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The Gate of Heaven
The History and Symbolism of the Temple in Jerusalem
In this book, first published in 1991, the prolific and innovative British biblical scholar Margaret Barker sets out to explore the origins and the afterlife of traditions about the Temple in Judaism.
Using evidence from the deutero-canonical and pseudepigraphic texts, Qumran and rabbinic material, as well as early Christian texts and liturgies, she advances a host of radical and suggestive theories, including the following:
1. Apocalyptic writing was the temple tradition.
2. Temple buildings were aligned to establish a solar calendar, thus explaining the astronomical texts incorporated in 1 Enoch
3. The temple symbolism of priest and sanctuary antedated the Eden stories of Genesis.
4. The temple buildings depicted heaven and earth separated by a veil of created matter.
5. The throne visions, the basis of the later Merkavah mysticism, originated as high priestly sanctuary experiences, first attested in Isaiah but originating in the royal cult when king figures passed beyond the temple veil from earth into heaven, from immortality to the resurrected state, and then returned.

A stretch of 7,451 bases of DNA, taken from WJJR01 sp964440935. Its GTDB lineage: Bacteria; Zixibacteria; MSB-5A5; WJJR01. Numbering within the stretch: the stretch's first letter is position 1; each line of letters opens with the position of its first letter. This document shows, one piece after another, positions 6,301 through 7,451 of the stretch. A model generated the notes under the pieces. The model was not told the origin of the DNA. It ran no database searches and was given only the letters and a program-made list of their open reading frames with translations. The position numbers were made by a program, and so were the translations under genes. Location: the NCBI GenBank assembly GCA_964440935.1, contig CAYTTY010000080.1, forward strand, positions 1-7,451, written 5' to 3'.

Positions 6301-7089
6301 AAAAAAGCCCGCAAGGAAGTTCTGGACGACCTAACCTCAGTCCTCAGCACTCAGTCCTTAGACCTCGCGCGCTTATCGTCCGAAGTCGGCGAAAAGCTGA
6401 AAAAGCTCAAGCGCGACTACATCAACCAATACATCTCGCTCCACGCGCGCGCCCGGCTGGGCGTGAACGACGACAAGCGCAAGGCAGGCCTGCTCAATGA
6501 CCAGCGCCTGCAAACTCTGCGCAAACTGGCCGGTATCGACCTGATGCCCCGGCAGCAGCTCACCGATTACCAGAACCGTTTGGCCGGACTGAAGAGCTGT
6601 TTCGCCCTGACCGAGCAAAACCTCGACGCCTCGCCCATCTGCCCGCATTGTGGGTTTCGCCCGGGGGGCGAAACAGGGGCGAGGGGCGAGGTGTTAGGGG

6. The Day of the Lord or the Day of Judgment was the myth of the Day of Atonement and atonement was the rite of healing and recreation rather than propitiation.
7. A characteristic concept of time and eternity was crucial to understanding this material as the area beyond the temple veil was beyond time.
8. Much temple symbolism survived in Gnostic texts, suggesting that the bitterness apparent in many of them derived from the upheavals and exclusions which followed the establishment of the second temple.
Margaret Barker, a former President of the Society for Old Testament Study, is a prolific author specializing in reconstructing the background of NT thought in the Hebrew Bible and early Judaism.
Her remarkable book ... is essential reading for anyone concerned with the continuity [between the mythological foundations of the Old Testament and the Christian tradition], which plays a vital role in early Christian theology and spirituality. John Healy, The Expository Times